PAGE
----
t was an exciting night as the Faculty Follies were underway on May 7, 2010. There was nothing but laughter as the teachers put on a hilarious show full of skits that showed their ability to not only entertain in the classroom, but onstage as well. "It seems that it is going to be better this year, we rehearsed less, but we're ready to go," expressed math teacher Evan Mauser before the show. The first act took place as an American Idol contest with science teacher Christine Grillion playing Ellen Degeneres, math consultant Jessica Gray playing Paula Abdul, and English teacher Sean Walsh playing Simon Cowell. First to perform was computer programming teacher Paul Marques, singing "Gloria" by Laura Branigan, along with back up dancers Alex Xeung, Tai Phan, and Justin Pham, members of

the breakdancing group AirBound, who performed at this year's Junior Varieties. Next was a group of teachers, including Greg Hurley and Ann Pember, who were dressed as stereotypical nerds and danced to the Cupid Shuffle. The final group of teachers was dressed as the "cool kids." This performance was one of the favorites of the crowd; "It was really funny but it looked a bit unorganized," expressed sophomore Sarah Fraas. The winner of the competition was determined by a round of applause; without a doubt, the "cool kids" were victorious. The next act, introduced by Mauser and Walsh, featured students Jamie Omeara and Chris Giordano, who had a drum duel. The crowd was speechless as the drummers performed their acts. The duel proved to be a heated battle, and it seemed that the teachers gained a slight edge over the students, winning by round of applause once again. The next act was one of the favorites of the audience. Principal Dana Brown took the stage by himself, sat down, and started ruffling through his papers. The students in the crowd became antsy and shifted in their seats, anxious to hear what Brown had to say. After a brief pause, Brown finally spoke; "This is serious, I have some advice for you guys." The mood in the auditorium lowered visibly as the students prepared for a serious speech. Before they knew it, Brown was talking about how you should not eat chicken nuggets if the nurse's office is closed. The whole crowd laughed so

hard that they were grasping their seats from keeping from falling off. Not once did Brown crack a smile, making the whole performance that much funnier. The next act was Jenelle Baldassari and her demonstration of her karate. The following act was a spin off of the Fox hit series Glee. This performance was a collaboration between Walsh, chemistry teacher Meaghan Galdos, Hurley, math teacher Hava Daniels, Pember, and math teacher Berenice Diaz. Their skit mocked a typical day in the lives of the cast members of Glee. In the end, the lighthearted tone was identical to that of the actual television series, and the teachers were able to create a fun environment as they burst into song led by Diaz which had the whole cast bouncing around the stage and even got Walsh doing cartwheels. This concluded the first half of the show. When intermission was over the show started off with Mauser as W.B. Mason, the man on the paper box, who sung a song about twocolumn notes, with the entire cast serving as background dancers. The next act was a game show starring math teacher Nicholas Lippman as the host, Brunelli House Principal Thomas Mahoney and Marques acting as each other, and Boyle House Principal Christopher Mastrangelo as former B-house Principal Fred Feldman. The actors were speechless in response to any of the questions that the hosts were asking. Eventually it was a contest of who could re-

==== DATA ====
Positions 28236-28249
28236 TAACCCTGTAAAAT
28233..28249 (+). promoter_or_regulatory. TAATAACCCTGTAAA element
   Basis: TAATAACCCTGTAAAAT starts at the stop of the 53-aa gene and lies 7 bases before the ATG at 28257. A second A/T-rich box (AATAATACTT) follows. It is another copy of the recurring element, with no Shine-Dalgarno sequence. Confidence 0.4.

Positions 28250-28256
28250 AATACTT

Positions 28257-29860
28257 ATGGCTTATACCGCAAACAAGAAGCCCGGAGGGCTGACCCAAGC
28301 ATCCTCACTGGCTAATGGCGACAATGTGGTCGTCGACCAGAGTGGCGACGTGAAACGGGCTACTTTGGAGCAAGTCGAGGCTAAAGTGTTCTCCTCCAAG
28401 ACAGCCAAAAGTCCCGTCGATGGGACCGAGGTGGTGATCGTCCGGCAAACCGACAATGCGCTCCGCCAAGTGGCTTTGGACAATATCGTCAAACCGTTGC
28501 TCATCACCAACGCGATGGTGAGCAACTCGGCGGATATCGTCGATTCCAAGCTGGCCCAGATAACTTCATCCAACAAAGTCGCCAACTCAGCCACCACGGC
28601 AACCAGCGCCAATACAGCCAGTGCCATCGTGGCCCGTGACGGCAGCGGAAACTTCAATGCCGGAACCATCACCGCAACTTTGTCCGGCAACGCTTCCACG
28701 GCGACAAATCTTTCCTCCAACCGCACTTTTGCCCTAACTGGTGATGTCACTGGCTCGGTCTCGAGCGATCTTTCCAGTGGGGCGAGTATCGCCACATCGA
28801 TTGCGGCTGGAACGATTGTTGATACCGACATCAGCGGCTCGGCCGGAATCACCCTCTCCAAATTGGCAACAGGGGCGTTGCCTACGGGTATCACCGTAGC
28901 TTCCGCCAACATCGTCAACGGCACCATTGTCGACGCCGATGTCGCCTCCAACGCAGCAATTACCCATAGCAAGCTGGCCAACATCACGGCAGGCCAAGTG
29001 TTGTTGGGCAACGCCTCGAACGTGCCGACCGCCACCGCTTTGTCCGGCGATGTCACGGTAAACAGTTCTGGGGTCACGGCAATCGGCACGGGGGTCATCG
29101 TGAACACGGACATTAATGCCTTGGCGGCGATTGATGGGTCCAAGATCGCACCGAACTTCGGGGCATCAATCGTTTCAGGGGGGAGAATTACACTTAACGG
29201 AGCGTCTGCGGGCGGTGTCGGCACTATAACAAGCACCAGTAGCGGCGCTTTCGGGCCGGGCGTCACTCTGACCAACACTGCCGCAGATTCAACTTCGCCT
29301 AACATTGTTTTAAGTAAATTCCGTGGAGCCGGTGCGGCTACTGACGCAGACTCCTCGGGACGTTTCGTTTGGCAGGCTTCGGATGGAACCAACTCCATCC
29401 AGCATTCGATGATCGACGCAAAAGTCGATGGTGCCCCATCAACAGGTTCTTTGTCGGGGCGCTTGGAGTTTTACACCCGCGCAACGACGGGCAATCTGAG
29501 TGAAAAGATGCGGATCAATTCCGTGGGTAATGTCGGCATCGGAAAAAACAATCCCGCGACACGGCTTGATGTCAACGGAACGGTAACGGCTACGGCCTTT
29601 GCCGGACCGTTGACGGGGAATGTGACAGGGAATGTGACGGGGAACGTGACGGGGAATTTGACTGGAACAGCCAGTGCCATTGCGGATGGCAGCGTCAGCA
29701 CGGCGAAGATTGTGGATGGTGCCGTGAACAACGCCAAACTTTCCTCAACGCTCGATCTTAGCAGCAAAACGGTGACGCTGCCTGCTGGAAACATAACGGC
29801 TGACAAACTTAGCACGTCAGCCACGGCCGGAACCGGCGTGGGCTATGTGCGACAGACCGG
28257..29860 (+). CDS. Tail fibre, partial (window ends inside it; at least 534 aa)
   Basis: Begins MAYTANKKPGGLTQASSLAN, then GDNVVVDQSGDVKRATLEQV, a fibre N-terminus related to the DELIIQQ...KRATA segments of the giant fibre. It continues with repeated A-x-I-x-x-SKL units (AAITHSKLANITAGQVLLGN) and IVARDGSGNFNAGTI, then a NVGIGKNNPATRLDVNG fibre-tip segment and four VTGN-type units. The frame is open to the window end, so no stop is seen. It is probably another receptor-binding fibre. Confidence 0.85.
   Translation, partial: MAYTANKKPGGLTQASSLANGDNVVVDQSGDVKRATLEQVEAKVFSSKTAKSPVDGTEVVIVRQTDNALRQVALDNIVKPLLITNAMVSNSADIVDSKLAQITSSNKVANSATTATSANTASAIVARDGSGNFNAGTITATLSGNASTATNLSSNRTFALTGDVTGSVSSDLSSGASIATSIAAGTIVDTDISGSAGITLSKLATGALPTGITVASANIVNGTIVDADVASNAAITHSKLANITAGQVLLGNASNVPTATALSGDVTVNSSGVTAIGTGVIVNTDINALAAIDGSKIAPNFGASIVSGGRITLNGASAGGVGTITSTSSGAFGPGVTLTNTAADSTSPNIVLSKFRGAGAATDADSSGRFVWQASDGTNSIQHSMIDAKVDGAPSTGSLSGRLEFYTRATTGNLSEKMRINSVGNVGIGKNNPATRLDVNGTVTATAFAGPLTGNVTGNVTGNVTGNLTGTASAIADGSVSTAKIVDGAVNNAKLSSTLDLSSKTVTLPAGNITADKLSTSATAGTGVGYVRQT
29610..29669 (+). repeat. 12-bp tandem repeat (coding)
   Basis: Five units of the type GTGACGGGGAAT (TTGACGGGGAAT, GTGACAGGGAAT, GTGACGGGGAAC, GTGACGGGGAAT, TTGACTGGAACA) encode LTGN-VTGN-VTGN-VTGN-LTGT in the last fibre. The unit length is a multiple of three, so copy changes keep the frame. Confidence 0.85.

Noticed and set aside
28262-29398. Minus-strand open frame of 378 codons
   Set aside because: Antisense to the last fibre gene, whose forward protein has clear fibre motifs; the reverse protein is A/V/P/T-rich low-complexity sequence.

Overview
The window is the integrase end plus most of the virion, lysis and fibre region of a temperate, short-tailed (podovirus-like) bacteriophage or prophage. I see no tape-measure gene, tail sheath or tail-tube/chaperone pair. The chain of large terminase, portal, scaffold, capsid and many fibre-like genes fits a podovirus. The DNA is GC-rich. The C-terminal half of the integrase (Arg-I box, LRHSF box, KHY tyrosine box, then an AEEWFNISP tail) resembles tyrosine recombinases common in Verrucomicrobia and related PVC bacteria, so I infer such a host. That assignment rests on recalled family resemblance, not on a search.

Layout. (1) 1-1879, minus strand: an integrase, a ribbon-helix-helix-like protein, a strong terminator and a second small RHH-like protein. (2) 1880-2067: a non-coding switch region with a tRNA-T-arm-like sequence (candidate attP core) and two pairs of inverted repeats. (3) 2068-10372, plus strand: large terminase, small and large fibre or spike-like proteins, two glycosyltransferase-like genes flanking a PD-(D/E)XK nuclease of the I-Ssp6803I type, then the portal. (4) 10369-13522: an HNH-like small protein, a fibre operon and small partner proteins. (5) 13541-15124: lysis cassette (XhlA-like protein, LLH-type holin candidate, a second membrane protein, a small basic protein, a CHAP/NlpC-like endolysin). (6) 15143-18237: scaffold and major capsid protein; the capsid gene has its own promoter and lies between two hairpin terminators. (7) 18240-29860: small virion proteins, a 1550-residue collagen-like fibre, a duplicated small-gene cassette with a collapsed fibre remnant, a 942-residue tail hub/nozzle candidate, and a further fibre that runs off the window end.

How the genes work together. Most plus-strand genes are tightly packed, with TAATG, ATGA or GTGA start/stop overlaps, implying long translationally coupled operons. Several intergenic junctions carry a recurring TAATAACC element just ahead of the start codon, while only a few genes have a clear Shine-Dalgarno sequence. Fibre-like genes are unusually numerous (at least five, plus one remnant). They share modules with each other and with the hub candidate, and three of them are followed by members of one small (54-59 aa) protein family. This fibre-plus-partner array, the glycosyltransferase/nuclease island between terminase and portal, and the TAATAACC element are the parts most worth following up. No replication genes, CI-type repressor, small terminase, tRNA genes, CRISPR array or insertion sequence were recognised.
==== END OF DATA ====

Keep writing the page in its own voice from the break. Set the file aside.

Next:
member their name first. In the end, after giving up and admitting that he was Fred Feldman, Mastrangelo won the game, and just walked off stage shaking his head. The next skit involved science teachers Grillion and Shannon Votaw concocting a mysterious green sample from the contaminated water main break. Mauser ended up drinking the mixture, which in fact turned him into Diaz. The next act was a music caf� which started off with Walsh playing "Paparazzi," by Lady Gaga in a country tone. Afterward, Walsh played an upbeat version which broke out into a wild dancing circle with all the teachers showing off their moves. Marques pulled off a backspin with an injured foot which sent the audience going crazy. After the show was over, with the students cheering, and wishing for more. It was a great night; sophomore Justin Pham stated, "I didn`t want to go home."